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Academics and SEO
November 18, 2012 - 6:02pm

A funny thing happened when I was writing something about Digital Writing Month: I googled it and the first “hit” was my post over here at IHE (it’s not anymore, but it was on November 2). I was more than a little shocked and a bit guilty; it felt like I was taking credit for something that I had little do with creating. But this is the nature of the Google search algorithm: as the popularity of the actual website increased, it surpassed my post in the rankings. But my blog post had the “heft” for lack of a better word, of being hosted on a “legitimate” website, one that receives a high-level of traffic daily.

Since I moved over here to IHE, I’ve neglected some of the better advice I learned from James Mulvey, founder of selloutyoursoul.com, a must-read for anyone looking to transition out of an academic position, particularly in the humanities. I learned a lot from him about SEO, or Search Engine Optimization. It’s about making your blog (or other online content) more present in Google searches (or Bing or whatever you are using). The idea of using literal titles in posts, including a concentration of key words or terms, etc, were all things that I was trying to do over at CRW 1.0 but abandoned when I moved over here.

I’m not sure why I did that; part of it, I think, was that I no longer had access to real-time stats of my blog, so I didn’t know where or how people where finding my blog (therefore not all that invested in making sure that Google found them). I also took for granted the built-in audience (and SEO elements) that IHE already has. They paid experts to maximize traffic (which includes hiring people like me to blog for them – content still matters!), so why do I need to worry about it. They hired me for my writing and (in my mind) nothing else.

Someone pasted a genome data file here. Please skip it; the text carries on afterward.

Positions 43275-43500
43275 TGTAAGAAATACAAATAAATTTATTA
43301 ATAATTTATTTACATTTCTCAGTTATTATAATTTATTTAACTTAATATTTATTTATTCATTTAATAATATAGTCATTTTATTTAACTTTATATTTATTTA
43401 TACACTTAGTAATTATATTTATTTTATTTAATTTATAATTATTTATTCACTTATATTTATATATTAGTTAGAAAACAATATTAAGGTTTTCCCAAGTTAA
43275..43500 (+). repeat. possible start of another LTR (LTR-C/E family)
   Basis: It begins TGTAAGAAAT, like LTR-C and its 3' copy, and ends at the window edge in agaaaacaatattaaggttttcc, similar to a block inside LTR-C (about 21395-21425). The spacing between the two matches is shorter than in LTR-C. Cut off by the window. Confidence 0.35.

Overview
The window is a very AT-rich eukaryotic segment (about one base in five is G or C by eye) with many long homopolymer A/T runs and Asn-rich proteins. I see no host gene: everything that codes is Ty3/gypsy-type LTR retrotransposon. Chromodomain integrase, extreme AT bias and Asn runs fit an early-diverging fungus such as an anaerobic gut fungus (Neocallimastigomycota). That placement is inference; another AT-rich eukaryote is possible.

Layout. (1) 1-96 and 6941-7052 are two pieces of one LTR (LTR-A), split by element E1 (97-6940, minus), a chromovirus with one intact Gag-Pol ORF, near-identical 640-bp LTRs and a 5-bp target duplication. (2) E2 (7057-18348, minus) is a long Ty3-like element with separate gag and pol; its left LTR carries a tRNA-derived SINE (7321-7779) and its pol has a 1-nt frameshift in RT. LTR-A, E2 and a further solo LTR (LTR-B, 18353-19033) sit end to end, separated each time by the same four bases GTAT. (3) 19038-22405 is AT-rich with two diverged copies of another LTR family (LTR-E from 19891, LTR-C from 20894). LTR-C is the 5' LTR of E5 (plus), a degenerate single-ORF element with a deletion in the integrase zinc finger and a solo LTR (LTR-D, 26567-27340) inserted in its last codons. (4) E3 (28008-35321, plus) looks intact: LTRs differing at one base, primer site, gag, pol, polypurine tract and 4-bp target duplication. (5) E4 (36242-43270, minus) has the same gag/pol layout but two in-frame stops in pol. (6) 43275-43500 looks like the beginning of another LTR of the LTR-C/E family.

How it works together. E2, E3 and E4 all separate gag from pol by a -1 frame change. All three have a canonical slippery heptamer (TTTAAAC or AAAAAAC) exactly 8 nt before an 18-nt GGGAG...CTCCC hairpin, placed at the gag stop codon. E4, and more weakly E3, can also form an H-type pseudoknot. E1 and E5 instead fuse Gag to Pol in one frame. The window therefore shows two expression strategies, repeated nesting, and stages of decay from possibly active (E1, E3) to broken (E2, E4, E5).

Then again, as my Top Hit status shows, it still matter. I realized my mistake after making my Xtranormal video: if I had been paying attention people finding my video, I would have name it “How to Read of College” rather than “How Not to Read for College” (because, let’s face it, who searches that?). As I participate in Digital Writing Month, I am wondering about this issue of visibility: how are people going to find my digital writing after this month is over and the hashtag is gone?

I haven’t been using any of these tricks over at Chasing Laferriere, and I should really start. There are only 20 posts so far (hopefully I’ll double that number this month) and perhaps one of my aims should be to “optimize” the pages that already exist, as well as make sure I am more aware moving forward, to make sure I get traffic thrown my way (and not just because of filthy and inappropriate web searches – it happens when a novel/movie you are writing about is titled “How To Make Love to a Negro”).

(And yes, if I was really concerned about my visibility, I would host my own website, with its own domain. Baby steps. It was one of the elements that I didn’t get done last summer. Maybe this summer. When I’m not frantically trying to get a manuscript finished.)

And my concern with “visibility” is not only because I am on the job market, but an honest attempt to try and engage with a larger community of academics who are interested in Dany Laferriere, life writing, revision/adaptation, and the postcolonial condition. In last Friday’s #digped chat (raw archive of the tweets can be found here), we talked about new “citation” practices, given the evolving nature of what we cite/reference and why. I always see citation as a form of conversation, but the issue of preservation and curation came up, too. To be cited is to be archived; much like the more hits you have, the higher up you get on the Google search, the more people cite you (and link to you) the more you are cited and linked to.

I know this is an imperfect metric, and I certainly don’t want to be simply measured for my research output solely on this, but I think it’s important, as academics, to think about how others will find our work and then hopefully engage in meaningful discussions about it (especially as it relates to their work). I want people to read my work, but more than that, I want people to comment and leave feedback on my work. I want them to share their work, so that it becomes a larger forum for like-minded researchers (in English or French, which I should probably make clearer on the webpage).

I write about timely issues here on IHE, which helps with traffic, but when one’s research isn’t “hot”, how does one drive traffic, and more importantly for me, the right kind of traffic?

In the spirit of this post, I’d like to announce that I am now working (part-time) with academiccoachingandwriting.org as a blogger and to help them with their social media presence. I’m pretty excited about the opportunity. Follow them on Twitter and watch for my posts! 

 

 

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